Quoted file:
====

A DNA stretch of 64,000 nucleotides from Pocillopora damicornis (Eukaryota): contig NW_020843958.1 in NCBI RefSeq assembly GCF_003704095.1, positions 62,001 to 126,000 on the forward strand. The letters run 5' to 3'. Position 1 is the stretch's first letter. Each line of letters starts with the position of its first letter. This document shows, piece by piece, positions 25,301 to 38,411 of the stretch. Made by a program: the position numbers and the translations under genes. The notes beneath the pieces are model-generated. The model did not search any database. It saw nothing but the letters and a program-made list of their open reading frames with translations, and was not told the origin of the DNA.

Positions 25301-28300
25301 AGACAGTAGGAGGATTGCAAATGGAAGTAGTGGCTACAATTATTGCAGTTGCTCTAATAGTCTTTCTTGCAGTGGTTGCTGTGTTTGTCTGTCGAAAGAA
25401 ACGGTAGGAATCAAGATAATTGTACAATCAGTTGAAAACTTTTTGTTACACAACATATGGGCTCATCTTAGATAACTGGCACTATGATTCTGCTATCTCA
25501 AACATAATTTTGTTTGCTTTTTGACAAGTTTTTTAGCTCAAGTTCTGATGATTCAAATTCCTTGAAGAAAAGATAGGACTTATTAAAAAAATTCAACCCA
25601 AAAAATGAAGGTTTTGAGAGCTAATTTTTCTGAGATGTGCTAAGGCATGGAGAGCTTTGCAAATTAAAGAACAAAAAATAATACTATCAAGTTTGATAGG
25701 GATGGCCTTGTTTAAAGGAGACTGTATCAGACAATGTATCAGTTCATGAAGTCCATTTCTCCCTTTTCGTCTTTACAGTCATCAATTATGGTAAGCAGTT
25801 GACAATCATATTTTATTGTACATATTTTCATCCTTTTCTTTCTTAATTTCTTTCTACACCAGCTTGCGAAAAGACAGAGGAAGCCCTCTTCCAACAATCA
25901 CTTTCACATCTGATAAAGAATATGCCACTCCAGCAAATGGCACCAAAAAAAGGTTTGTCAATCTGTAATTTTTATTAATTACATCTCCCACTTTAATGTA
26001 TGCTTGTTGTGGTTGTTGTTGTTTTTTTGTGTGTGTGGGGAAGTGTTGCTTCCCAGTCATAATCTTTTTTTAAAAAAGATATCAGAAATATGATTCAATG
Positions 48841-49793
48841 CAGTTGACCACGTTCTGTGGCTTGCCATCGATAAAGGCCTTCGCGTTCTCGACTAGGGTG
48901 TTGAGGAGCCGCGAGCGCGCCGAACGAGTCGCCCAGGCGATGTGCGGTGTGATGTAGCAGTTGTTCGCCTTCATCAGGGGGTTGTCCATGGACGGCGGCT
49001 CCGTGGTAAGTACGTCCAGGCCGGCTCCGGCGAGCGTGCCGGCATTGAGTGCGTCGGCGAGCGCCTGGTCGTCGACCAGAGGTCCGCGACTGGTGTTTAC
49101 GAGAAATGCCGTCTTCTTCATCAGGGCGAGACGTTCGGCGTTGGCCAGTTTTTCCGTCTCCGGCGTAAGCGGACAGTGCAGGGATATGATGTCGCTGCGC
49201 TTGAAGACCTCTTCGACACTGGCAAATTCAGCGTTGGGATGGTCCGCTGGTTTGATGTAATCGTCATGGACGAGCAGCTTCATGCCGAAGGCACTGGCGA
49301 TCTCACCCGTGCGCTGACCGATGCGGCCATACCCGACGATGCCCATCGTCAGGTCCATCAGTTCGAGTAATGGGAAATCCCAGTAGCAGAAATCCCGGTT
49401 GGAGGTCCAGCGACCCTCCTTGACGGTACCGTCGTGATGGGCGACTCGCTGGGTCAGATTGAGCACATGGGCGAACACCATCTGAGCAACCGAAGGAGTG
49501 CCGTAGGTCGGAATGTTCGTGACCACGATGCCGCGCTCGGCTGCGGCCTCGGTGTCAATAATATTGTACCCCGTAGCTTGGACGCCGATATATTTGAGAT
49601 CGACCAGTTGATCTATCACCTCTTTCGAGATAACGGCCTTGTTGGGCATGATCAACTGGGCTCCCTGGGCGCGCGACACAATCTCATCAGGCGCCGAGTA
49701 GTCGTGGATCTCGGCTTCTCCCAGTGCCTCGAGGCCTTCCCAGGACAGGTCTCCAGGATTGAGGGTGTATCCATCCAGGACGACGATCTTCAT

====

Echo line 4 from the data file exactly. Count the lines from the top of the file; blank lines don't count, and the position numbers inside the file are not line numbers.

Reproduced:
25401 ACGGTAGGAATCAAGATAATTGTACAATCAGTTGAAAACTTTTTGTTACACAACATATGGGCTCATCTTAGATAACTGGCACTATGATTCTGCTATCTCA